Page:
The Draughtsman's Contract; Drama, UK, 1982; D: Peter Greenaway, S: Anthony Higgins, Janet Suzman, Anna-Louise Lambert
England, 17th Century. Neville is a famous painter who meets Mrs. Herbert at one party who begs him to draw the giant garden of her husband. Neville at first rejects the offer, but later on changes his mind and accepts after she promises she will sleep with him as part of his "salary". Neville decides decides to draw the 12 landscape paintings in 12 days. After the job is done, he leaves but the servants find Mr. Herbert murdered so they decide to decipher hidden messages on the paintings about the planned murder because of an affair. They accuse Neville and kill him.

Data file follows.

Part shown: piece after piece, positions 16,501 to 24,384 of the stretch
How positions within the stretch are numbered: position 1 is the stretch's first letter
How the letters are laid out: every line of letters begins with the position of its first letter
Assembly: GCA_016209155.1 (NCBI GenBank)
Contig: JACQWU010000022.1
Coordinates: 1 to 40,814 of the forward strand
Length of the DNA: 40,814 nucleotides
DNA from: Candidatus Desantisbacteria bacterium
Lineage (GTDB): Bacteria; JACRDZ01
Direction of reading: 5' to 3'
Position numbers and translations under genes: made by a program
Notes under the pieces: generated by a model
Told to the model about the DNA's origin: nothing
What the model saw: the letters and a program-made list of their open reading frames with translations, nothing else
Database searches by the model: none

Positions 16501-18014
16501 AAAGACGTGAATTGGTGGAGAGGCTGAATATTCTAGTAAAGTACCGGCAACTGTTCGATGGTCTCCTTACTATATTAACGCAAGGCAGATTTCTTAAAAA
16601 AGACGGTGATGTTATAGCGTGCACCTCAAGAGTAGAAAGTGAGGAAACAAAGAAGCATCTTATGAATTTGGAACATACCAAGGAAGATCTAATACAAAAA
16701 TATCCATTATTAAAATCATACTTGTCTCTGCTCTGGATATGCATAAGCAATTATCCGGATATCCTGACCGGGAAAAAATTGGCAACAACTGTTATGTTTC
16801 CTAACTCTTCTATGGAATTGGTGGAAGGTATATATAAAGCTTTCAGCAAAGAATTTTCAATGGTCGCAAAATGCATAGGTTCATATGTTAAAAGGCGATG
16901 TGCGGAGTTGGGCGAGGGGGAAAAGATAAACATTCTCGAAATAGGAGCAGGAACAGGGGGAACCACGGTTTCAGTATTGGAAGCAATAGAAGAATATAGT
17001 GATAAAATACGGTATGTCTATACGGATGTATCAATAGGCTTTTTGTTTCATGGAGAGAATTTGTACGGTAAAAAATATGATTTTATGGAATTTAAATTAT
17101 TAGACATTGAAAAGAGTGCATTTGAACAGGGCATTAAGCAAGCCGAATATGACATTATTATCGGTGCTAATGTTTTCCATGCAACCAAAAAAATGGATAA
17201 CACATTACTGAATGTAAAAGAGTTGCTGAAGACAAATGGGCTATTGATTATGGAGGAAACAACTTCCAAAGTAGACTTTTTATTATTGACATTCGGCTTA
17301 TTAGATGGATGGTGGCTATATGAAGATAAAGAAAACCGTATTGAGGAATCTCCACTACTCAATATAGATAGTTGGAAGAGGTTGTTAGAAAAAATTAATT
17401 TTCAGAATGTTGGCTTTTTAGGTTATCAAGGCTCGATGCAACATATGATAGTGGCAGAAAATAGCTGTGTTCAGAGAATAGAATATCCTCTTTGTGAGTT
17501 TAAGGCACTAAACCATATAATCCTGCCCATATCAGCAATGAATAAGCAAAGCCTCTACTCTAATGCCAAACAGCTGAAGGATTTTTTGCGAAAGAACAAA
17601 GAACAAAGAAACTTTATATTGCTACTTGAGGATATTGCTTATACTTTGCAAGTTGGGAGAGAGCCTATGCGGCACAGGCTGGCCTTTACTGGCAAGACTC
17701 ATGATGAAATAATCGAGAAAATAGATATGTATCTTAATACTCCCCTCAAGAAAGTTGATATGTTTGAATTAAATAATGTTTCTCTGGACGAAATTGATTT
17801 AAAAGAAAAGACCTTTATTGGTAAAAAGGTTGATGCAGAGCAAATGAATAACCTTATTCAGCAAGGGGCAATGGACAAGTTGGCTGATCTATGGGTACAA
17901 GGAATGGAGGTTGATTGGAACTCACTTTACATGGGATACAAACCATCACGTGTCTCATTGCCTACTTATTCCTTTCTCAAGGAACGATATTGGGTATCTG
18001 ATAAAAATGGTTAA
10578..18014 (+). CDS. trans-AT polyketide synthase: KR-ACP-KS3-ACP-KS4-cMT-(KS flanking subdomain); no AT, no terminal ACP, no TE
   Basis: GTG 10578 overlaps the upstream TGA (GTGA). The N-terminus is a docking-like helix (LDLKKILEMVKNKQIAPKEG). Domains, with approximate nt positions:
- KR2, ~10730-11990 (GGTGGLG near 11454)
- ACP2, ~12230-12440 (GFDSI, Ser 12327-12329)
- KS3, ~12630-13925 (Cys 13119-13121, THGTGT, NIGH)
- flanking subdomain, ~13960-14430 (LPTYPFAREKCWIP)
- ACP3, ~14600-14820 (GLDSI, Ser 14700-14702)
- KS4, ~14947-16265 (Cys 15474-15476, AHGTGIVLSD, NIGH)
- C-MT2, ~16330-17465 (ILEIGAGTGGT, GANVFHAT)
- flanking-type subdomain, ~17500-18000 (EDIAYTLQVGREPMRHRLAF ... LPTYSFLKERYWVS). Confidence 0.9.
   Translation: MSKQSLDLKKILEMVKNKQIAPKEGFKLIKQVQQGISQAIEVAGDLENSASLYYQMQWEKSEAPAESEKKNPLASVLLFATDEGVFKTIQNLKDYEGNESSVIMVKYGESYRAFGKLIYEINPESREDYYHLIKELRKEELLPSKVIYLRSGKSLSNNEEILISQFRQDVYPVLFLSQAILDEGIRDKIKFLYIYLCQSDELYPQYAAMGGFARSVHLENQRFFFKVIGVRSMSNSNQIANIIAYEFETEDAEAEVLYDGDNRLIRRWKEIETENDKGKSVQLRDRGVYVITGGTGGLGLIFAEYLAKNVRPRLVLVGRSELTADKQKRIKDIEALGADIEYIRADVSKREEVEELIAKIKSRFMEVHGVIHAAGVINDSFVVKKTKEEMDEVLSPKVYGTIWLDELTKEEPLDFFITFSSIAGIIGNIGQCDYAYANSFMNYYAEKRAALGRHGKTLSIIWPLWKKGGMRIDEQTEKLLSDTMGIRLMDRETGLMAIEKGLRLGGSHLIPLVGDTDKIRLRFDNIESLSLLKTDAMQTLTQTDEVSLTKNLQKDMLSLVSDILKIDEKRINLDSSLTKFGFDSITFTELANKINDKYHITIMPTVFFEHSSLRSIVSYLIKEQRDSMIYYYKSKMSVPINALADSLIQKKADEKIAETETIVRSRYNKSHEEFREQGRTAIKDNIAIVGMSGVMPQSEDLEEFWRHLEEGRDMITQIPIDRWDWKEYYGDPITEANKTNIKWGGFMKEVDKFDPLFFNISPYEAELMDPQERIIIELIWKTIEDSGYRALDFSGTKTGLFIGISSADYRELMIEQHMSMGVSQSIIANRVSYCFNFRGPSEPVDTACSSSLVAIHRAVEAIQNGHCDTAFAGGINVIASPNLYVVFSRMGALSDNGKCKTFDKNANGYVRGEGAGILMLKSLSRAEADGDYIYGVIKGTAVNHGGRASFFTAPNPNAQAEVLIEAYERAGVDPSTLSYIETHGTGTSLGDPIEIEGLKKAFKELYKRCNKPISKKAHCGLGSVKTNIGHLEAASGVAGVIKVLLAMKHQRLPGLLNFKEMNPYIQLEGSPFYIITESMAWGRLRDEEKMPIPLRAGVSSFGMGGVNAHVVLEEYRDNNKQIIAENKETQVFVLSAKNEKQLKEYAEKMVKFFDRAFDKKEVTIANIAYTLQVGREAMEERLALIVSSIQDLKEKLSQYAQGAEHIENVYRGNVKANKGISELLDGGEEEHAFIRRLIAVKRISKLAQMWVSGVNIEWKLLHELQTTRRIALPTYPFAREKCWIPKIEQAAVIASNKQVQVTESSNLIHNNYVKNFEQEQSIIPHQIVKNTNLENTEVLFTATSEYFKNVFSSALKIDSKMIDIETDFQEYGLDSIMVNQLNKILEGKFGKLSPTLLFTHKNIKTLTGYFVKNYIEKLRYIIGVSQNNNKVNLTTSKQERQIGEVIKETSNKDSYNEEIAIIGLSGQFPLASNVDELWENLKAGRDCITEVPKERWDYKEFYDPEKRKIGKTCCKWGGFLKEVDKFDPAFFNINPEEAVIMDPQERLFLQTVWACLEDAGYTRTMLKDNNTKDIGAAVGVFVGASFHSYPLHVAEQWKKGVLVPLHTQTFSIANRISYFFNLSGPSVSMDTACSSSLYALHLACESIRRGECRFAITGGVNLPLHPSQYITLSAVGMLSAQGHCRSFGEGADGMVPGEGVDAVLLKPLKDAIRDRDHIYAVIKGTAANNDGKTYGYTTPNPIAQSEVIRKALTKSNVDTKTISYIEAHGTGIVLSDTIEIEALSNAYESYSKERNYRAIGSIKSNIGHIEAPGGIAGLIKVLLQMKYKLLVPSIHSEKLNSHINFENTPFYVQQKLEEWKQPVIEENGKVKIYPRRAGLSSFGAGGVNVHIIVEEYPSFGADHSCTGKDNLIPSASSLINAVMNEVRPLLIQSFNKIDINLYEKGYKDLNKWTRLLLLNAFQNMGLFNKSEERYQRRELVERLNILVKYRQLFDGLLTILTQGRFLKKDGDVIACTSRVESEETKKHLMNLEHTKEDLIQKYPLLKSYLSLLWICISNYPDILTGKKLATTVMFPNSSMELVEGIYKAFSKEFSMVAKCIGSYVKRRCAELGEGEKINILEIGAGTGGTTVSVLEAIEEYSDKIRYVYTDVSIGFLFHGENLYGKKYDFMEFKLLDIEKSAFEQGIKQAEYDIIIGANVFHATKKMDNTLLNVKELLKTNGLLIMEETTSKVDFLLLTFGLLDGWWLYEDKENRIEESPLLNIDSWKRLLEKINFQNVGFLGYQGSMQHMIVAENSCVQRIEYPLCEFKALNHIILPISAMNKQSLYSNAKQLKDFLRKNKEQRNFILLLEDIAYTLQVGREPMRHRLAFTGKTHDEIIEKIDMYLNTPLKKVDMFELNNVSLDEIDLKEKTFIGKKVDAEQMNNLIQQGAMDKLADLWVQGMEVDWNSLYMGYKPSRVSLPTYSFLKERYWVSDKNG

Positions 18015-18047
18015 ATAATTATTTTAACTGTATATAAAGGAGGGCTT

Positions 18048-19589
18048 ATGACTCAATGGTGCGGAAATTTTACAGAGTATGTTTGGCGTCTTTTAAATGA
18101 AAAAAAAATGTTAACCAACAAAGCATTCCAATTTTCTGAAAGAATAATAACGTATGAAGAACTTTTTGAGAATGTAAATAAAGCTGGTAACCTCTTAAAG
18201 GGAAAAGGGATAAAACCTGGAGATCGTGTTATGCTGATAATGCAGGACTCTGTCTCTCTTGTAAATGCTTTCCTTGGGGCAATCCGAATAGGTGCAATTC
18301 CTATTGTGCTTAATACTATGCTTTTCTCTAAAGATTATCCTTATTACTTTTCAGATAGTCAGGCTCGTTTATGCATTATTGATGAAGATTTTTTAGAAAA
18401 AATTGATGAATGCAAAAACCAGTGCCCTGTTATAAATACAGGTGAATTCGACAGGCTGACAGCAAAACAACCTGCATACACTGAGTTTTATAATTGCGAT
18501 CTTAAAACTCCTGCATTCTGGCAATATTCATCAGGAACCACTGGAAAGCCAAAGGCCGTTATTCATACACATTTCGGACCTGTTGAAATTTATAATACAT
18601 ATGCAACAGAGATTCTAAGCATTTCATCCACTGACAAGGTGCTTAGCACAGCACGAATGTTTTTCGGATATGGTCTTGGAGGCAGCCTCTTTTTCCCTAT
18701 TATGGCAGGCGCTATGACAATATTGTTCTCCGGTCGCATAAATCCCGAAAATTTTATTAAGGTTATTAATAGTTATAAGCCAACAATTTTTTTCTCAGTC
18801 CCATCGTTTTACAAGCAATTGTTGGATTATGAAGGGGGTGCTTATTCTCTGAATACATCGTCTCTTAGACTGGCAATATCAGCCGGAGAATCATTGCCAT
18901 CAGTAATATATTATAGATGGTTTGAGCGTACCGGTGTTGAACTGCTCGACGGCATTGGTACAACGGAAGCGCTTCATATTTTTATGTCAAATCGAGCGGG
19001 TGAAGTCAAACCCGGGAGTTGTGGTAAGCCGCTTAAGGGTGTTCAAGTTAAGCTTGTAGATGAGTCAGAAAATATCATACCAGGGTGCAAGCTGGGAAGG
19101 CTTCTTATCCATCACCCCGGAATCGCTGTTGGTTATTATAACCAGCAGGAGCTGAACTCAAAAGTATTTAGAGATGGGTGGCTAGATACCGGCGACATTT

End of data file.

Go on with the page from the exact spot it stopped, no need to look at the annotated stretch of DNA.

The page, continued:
Peter Greenaway is one of the rare art filmmakers that radiate with freshness and energy, but for some reason he remained relatively lesser known. "The Draughtsman's Contract" isn't on the same level as his genius satire "Drowning by Numbers" since his freshness didn't manage to stay until the end and the overstretched running time and poorly exploited concept about paintings that contain hidden metaphors (like thrown clothes across the estate) and clues about murder because of an affair also don't go to his benefaction. Still, the movie is charming: the camera angles are unusual, the mood is wonderful, satirical jabs are fun (Neville warns he can't draw the sound of a whistle and constantly chases away animals from the estate so that he can finish is painting) whereas a few touches of fantasy are neat, like the scene where the statues in the garden suddenly come to life.